Much as a smoke detector gives only a vague idea of where a fire is, current methods to detect smuggled nuclear materials are slow and imprecise. But a new technique that images nuclear materials based on the neutrons and gamma rays they shed can locate these dangers in record time, scientists report.
“It’s an elegant method,” says Alexander Glaser, a physicist at Princeton University who works on nuclear weapons verification and was not involved with the new study. If it proves itself in real-world scenarios, he says, the new approach could strengthen border security and help map radioactive contamination at disaster sites like Chernobyl and Fukushima.
Nuclear power plants and weapons centers have long kept a close eye on fissile materials—the stuff of atomic bombs—using radiation portal monitors (RPMs) to screen people or vehicles leaving a site. Resembling airport metal detectors, RPMs detect neutrons and gamma rays emitted by radioactive substances. They can distinguish the low-level radiation from everyday materials such as bananas or cat litter from the stronger signals from materials that actually pose a danger like plutonium or highly enriched uranium.
Security experts became more concerned about the proliferation of nuclear materials after the collapse of the Soviet Union in 1991 and the 9/11 attacks in 2001. RPMs installed worldwide between 1993 and 2019 flagged 290 confirmed or likely incidents of nuclear trafficking. But if inspectors are rushing to find and defuse a bomb in a shipping container, it would help to know precisely where the device is located. That’s where the new approach comes in.
Bo Cederwall, a nuclear physicist at the KTH Royal Institute of Technology, had the idea while working at France’s National Large Accelerator for Heavy Ions. Those experiments involve blasting atomic nuclei with a particle beam that knocks off neutrons, leaving energetically excited nuclei that radiate gamma rays. The scientists measure the timing and energies of the gamma rays and neutrons, which serve as fingerprints to distinguish one nucleus from another, enabling researchers to sift out the rarest nuclei for further study.
A few years ago, Cederwall realized that such an approach, coupled with machine learning methods, might come in handy for zeroing in on plutonium and other radioisotopes that, when they decay, also emit gamma rays and neutrons. “I saw a chance to bring new ideas and fresh blood into the game,” he says.
Since 2017, Cederwall has worked with Swedish authorities on nuclear safeguards and security technologies. Now, they are assessing spent fuel at a former research reactor site with thousands of drums filled with radioactive waste. “I wanted to help them figure out what the heck is inside those drums” without cracking open the lids, Cederwall says.
The new technique relies on detectors that emit light when struck by either a neutron or a gamma ray and measure the time of arrival with nanosecond precision. Suppose two detectors sit face to face, separated by 1 meter or so, and that a nucleus decays and emits a neutron that hits one detector and a gamma ray that hits the other. The difference in the arrival times, when accounting for the detailed physics of the nuclear decay process, defines a fuzzy, somewhat spherical shell in space in which the nucleus could have been. Timing many neutron–gamma ray pairs with several detectors produces a set of probability shells that should intersect at a point—the location of the source.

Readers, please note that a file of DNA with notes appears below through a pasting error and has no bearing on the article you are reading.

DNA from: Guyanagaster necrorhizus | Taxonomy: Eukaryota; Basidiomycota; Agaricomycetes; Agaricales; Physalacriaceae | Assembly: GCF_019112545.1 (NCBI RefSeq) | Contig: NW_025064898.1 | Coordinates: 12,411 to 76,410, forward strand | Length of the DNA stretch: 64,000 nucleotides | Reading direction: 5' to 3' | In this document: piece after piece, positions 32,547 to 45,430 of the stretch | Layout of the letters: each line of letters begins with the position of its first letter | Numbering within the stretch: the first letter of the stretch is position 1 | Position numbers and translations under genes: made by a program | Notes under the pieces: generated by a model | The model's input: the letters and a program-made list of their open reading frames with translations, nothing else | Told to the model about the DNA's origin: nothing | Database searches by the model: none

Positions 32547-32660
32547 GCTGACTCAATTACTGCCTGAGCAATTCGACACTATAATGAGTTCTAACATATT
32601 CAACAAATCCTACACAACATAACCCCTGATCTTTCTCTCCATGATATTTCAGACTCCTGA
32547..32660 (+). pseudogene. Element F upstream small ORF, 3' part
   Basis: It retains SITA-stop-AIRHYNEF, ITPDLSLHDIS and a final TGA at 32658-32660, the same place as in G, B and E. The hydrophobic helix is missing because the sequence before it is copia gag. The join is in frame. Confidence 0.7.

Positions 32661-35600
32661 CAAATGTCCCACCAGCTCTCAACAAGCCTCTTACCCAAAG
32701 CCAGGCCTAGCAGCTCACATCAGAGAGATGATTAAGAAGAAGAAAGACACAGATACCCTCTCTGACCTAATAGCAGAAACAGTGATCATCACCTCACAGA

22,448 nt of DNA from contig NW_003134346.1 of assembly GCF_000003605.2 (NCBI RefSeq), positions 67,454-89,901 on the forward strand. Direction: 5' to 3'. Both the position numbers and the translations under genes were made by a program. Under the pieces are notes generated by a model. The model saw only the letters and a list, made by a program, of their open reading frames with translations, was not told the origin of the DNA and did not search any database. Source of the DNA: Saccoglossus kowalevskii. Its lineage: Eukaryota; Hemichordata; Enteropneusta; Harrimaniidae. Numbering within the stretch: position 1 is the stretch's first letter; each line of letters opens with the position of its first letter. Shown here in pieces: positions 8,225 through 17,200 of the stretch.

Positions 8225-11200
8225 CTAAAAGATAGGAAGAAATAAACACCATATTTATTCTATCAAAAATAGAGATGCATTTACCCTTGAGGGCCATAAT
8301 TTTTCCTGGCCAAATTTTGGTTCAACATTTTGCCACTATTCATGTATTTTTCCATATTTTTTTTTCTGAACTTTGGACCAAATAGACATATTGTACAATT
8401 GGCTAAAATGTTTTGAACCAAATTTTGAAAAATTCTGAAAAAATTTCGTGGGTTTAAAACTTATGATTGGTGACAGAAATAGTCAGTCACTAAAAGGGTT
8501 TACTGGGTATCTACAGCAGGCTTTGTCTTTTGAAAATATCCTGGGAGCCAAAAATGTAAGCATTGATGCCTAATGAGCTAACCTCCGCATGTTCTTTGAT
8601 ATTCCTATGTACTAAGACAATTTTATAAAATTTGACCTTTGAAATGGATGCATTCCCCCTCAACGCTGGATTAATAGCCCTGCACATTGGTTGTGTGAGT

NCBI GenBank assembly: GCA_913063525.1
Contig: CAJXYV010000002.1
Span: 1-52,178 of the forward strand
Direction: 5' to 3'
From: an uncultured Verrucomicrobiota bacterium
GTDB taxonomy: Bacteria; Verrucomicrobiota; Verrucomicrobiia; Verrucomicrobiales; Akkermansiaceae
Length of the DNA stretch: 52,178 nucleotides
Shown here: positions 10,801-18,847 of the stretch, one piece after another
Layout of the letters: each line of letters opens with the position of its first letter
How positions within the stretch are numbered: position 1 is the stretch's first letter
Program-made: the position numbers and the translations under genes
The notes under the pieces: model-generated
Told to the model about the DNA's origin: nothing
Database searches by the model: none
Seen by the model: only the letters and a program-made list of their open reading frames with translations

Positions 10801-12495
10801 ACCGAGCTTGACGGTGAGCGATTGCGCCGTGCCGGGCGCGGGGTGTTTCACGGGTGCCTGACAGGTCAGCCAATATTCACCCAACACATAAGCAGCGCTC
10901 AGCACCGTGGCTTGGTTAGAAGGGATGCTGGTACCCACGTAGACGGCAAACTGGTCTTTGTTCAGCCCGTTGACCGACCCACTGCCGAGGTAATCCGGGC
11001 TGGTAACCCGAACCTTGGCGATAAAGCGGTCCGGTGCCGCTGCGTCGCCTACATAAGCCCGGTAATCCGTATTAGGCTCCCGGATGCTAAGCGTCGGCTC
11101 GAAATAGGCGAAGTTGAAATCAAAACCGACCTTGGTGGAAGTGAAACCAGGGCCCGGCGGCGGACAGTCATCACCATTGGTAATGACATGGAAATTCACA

As a proof of principle, Cederwall and colleagues focused on detection of californium-252, a readily available radioisotope widely used as a proxy for weapons-grade plutonium. Their prototype neutron-gamma emission tomography (NGET) detector looks a little like two sets of four magnum wine bottles installed on either side of an aluminum RPM-like frame. Analyzing scores of collisions in a matter of seconds, the researchers found they could quickly pinpoint the source to within 4 centimeters of its actual location, as they report today in Science Advances. Some modest tweaks should shave that to about 1 centimeter, Cederwall says.
The ability to pinpoint a source may offer a “paradigm shift” in nuclear safeguards, Cederwall asserts. NGET detectors might also be shrunk to fit on a drone. That offers “a really fascinating possibility” of quickly mapping radiological contamination at disaster sites or environmental surveying, he says.
“I don’t think that’s a far-fetched claim,” says Brian Quiter, a nuclear physicist at Lawrence Berkeley National Laboratory (LBNL), whose team is also working on a drone-based nuclear materials detector. But NGET must still prove itself in real-world scenarios, he says.
One big challenge is that the real world is messy: Smuggled nuclear materials could be cocooned in materials that deflect neutrons streaming from the source. The californium in the Swedish team’s experiments was “not sitting in a container full of stuff,” notes Kai Vetter, a nuclear physicist at LBNL.
Tuning out scattered neutrons is a challenge, Cederwall acknowledges. But NGET’s probabilistic machine learning approach, he argues, should make it “less sensitive to scattering than other techniques.”
sciencemag.org, 19 May 2021